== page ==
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From Middle English gest, from Old Norse gestr, which replaced or was merged with Old English ġiest, both from Proto-Germanic *gastiz, from Proto-Indo-European *gʰóstis (stranger, guest, host, someone with whom one has reciprocal duties of hospitality). Cognate with German Gast (guest), Norwegian gjest (guest). Doublet of host, from Latin.



guest (plural guests)

  1. A recipient of hospitality, especially someone staying by invitation at the house of another.
    The guests were let in by the butler.
  2. A patron or customer in a hotel etc.
    Guests must vacate their rooms by 10 o'clock on their day of departure.
  3. An invited visitor or performer to an institution or to a broadcast.
    The guest for the broadcast was a leading footballer.
  4. (computing) A user given temporary access to a system despite not having an account of their own.
  5. (zoology) Any insect that lives in the nest of another without compulsion and usually not as a parasite.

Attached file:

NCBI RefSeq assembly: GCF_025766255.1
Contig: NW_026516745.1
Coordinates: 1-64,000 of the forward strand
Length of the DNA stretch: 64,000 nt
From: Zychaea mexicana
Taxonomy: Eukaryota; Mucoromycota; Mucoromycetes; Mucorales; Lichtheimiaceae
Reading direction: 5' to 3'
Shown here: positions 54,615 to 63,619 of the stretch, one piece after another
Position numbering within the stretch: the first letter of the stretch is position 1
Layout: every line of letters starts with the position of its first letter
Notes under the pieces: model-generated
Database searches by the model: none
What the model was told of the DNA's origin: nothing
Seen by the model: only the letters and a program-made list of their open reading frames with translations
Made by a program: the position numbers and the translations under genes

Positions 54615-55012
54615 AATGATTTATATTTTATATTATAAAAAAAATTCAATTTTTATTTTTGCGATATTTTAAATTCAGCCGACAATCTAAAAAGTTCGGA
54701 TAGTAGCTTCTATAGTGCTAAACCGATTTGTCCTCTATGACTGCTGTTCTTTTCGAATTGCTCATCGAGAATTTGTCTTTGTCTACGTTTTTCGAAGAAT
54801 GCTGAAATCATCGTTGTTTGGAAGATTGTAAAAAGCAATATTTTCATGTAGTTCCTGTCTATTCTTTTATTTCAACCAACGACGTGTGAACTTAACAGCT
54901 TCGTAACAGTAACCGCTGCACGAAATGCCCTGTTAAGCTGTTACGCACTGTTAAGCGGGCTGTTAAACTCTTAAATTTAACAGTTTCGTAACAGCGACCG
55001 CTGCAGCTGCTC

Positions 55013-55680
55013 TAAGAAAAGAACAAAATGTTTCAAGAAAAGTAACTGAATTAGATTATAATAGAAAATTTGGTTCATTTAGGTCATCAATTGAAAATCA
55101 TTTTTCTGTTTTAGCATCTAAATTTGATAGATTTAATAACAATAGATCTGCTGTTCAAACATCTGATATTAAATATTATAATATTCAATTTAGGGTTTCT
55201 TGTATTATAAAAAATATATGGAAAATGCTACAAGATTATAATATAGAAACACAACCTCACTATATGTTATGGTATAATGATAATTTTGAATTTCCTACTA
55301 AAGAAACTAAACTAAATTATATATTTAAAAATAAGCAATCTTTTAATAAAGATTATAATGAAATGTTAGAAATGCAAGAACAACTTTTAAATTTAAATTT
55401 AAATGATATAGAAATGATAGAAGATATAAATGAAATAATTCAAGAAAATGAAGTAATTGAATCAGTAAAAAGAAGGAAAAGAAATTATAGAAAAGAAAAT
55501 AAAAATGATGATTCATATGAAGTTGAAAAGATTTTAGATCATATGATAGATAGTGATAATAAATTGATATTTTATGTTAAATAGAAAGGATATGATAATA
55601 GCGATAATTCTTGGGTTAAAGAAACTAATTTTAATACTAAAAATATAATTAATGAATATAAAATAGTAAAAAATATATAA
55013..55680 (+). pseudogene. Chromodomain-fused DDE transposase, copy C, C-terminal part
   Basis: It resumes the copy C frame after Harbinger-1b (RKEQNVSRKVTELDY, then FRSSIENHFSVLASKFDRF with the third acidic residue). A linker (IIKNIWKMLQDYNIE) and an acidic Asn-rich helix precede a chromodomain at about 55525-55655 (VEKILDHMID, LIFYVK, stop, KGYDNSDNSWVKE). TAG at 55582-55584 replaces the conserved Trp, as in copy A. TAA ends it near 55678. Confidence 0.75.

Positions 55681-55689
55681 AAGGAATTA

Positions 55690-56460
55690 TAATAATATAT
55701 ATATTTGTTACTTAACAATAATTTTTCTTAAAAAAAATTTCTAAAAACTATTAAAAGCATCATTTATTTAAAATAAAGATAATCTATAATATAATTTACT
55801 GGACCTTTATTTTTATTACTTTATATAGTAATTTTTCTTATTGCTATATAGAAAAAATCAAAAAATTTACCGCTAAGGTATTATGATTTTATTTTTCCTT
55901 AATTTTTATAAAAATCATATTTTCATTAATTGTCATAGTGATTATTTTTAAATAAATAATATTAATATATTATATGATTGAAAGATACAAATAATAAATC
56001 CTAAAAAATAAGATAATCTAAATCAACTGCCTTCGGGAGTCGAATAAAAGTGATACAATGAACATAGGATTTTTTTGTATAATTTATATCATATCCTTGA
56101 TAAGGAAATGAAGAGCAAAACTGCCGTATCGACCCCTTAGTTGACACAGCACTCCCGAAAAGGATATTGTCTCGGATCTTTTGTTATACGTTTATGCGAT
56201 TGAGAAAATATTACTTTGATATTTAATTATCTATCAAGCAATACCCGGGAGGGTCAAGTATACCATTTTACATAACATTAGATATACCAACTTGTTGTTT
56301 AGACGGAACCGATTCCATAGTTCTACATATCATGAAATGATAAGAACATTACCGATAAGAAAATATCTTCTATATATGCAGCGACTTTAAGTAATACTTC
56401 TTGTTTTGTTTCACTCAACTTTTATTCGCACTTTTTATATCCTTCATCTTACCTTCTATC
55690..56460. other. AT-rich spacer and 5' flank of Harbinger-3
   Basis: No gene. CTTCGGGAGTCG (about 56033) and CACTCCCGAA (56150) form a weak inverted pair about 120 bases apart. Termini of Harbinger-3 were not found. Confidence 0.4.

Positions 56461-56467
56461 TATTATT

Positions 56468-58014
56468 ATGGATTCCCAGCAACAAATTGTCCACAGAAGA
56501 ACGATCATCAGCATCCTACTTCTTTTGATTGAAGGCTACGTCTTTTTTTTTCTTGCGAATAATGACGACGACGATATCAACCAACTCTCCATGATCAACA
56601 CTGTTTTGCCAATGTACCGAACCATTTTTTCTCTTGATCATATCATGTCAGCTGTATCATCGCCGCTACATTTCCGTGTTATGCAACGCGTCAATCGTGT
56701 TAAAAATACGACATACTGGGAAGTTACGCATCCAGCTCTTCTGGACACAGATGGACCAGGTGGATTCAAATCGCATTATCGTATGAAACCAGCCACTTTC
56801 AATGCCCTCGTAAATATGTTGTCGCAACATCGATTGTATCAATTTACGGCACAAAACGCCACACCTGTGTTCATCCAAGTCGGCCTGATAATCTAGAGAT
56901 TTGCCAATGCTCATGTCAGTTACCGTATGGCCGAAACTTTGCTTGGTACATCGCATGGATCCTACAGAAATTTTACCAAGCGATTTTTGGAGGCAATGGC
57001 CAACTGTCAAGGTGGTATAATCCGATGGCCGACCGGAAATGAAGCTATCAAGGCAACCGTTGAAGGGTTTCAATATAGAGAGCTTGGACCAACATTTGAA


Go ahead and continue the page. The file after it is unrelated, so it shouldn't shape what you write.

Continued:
6. (zoology) An inquiline.



guest (third-person singular simple present guests, present participle guesting, simple past and past participle guested)

  1. (intransitive) to appear as a guest, especially on a broadcast
  2. (intransitive) as a musician, to play as a guest, providing an instrument that a band/orchestra does not normally have in its line up (for instance, percussion in a string band)
  3. (transitive, obsolete) To receive or entertain hospitably.
    • 1608, [Guillaume de Salluste Du Bartas], “(please specify the page)”, in Josuah Sylvester, transl., Du Bartas His Deuine Weekes and Workes [], 3rd edition, London: [] Humfrey Lownes [and are to be sold by Arthur Iohnson []], published 1611, →OCLC:
      Two Angels sent Two Heav'nly Scowts the Lord to Sodom sent ; downe , received and guested


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